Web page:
In her time at Viasat, Alex Duran says she has learned so much, so quickly, she often feels amazed. Duran is participating in the company’s Operational Leadership Program (OLP), wrapping up a series of rotations through several positions that began in 2019.
“I always say, when I end a rotation, I don’t even recognize the person I was at the beginning of the rotation; I’ve just learned so much,” said the Tempe-based engineer. “I feel very lucky to have gotten into the program. It’s been a major catalyst for getting me to where I am now.”
The program aims to groom employees identified with high potential into company leaders. Participation is limited and requires a nomination, followed by two years of rotating through a variety of company positions. The goal is to develop leaders with a broad understanding of the company.
While Duran may feel fortunate, her inclusion in the program goes far beyond luck. To join OLP, she employed the same determination and intelligence that has propelled her forward since childhood.
“I think I’ve always had this nature about me – this ability and belief that I can do whatever I put my mind to,” she said. “Whether or not I have the knowledge, I’m going to figure it out.”
The ViaSat-3 project
That ability has led Duran to her current workspace — in the high bay room on Viasat’s Tempe, AZ campus, where she and other engineers are building the payloads for first two ViaSat-3 satellites. Work on the third is expected to soon follow. As a member of the integration and test group, Duran helps ensure the satellite’s myriad components are working together seamlessly.
“One of the coolest days I’ve ever had at Viasat was when I was able to walk under the satellite and look up into it,” she said. “I was a quality engineer previously, so I have worked on some of the lower modules that get integrated into the satellite.
“To see everything that people have put so much time and effort into actually on the satellite was one of the most amazing experiences. It was kind of like looking at a work of art.”
It was also a powerful highlight in a career that’s just getting started. Duran, whose family lives in the Phoenix area, is the daughter of an electrical engineer. Naturally gifted in math and science, she is also the oldest of three, and learned to lead from a young age.
“As the oldest, I was always the one to figure things out,” she said. “I think that’s what led me to engineering. The background of engineering is all about problem solving.”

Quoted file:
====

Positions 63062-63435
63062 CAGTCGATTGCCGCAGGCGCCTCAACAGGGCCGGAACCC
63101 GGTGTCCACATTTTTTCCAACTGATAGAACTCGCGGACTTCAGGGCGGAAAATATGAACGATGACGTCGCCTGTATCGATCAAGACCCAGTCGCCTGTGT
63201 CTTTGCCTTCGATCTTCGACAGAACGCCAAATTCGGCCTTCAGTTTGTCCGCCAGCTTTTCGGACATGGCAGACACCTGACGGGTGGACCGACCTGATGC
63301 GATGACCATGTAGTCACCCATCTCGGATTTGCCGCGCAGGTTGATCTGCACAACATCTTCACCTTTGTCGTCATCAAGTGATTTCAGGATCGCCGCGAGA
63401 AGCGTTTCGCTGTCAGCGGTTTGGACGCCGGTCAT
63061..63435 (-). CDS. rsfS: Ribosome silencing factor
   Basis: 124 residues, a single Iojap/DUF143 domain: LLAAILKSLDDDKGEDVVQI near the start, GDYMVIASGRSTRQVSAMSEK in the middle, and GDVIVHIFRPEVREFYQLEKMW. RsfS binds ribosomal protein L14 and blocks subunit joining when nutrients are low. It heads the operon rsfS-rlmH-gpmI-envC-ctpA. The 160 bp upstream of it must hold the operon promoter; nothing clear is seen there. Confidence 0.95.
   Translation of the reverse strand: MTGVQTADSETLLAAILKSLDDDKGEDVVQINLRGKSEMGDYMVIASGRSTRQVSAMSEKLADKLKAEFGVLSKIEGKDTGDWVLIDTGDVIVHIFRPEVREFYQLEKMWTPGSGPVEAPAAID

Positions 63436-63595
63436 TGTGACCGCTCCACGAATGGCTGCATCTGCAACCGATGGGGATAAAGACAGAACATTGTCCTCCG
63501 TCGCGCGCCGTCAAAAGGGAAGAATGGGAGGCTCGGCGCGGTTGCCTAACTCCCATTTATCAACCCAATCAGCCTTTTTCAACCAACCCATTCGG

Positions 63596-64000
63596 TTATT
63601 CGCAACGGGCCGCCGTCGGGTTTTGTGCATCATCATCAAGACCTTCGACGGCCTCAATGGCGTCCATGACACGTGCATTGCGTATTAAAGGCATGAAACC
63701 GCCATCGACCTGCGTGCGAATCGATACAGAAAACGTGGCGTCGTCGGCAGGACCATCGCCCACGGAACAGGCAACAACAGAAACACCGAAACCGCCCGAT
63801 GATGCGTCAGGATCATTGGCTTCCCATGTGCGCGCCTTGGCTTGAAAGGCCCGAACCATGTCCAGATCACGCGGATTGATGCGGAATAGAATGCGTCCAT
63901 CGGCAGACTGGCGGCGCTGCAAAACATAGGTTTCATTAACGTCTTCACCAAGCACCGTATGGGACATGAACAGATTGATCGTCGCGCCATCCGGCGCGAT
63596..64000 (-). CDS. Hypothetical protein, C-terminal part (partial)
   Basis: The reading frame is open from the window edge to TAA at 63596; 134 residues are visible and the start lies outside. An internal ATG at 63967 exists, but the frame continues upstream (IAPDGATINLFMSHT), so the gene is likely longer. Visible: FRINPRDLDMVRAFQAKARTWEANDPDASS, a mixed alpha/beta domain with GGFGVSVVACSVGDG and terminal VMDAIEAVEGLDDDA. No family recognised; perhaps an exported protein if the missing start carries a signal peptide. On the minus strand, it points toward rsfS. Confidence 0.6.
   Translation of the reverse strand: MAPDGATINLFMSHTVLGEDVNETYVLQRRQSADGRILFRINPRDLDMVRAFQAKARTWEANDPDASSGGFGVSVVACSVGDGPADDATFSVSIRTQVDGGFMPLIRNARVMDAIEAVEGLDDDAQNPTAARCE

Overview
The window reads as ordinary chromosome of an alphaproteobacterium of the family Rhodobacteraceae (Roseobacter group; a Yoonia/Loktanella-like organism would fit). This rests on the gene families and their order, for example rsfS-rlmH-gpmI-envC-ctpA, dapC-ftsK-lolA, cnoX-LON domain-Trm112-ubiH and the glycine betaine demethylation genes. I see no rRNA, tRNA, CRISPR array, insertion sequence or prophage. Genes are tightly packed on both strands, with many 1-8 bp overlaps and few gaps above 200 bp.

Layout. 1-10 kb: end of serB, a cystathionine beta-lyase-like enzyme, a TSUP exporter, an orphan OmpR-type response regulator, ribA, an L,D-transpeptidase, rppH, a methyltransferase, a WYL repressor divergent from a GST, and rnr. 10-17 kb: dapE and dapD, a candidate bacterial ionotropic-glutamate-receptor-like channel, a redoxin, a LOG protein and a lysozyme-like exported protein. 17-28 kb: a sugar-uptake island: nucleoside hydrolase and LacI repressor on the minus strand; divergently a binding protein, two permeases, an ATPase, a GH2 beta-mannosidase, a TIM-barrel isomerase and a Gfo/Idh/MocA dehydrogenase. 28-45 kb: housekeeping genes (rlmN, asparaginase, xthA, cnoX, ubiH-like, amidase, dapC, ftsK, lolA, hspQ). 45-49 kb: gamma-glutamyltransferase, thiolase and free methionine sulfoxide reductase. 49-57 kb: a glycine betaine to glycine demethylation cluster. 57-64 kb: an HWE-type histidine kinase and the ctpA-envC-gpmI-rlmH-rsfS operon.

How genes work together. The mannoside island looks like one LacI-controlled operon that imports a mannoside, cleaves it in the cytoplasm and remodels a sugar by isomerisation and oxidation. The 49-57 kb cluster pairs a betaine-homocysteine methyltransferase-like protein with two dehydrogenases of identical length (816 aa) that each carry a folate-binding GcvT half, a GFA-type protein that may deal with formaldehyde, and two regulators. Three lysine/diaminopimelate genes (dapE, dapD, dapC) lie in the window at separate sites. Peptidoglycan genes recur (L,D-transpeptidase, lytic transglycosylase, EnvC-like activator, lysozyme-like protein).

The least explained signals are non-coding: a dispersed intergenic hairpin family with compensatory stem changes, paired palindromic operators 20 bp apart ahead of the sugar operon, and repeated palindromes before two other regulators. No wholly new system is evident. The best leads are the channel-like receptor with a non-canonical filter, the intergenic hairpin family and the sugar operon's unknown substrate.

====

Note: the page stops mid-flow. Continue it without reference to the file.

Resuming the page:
Duran majored in biomedical engineering at Arizona State University. She went on to complete her master’s in business administration from ASU in 2018. But her career track took her down a different path than she’d anticipated in college.
“Even though I have a degree in biomedical engineering, I haven’t worked one day in medical devices,” she said. “Instead I ended up getting a job as a quality engineer at a space and defense contractor, working with energetic materials.
“Then I had the opportunity to move to Viasat and be a quality engineer here, which moved me even further into the space sector.”
Finding her passion
It’s a field that now feels like home, and one in which she chose to immerse herself. After joining Viasat as a quality engineer in 2017, she learned about the OLP.
“I decided to pursue it myself,” she said. “I reached out to Simon Kuo and had a few conversations with him on it when he decided to be my executive sponsor.”
The experience has been life changing, in ways Duran did not expect. Her current integration and testing (I&T) role is her final OLP rotation. It seems an ideal fit for Duran, who will be charged with leading I&T for the third ViaSat-3 satellite.
“I definitely think I’ve found my passion; that’s what you hope for,” she said. “I&T is multiple things in one; there’s a program manager aspect, a test aspect, mechanical aspects. It’s been really amazing to learn about all those areas at the same time, and I’ve realized how much I actually enjoy learning.
Duran brings that same determination to her off-work pastimes. She and her husband are working together to upgrade the interior of their home. While Duran had no experience in home renovations, she rolled up her sleeves and got to work.
“I started to take on small projects, and then began leap-frogging to where I am today,” she said. “I’m doing some living room built-ins now, and some epoxy countertops. I learn a lot every single time. I tell myself I’ll figure it out along the way, and I have.”
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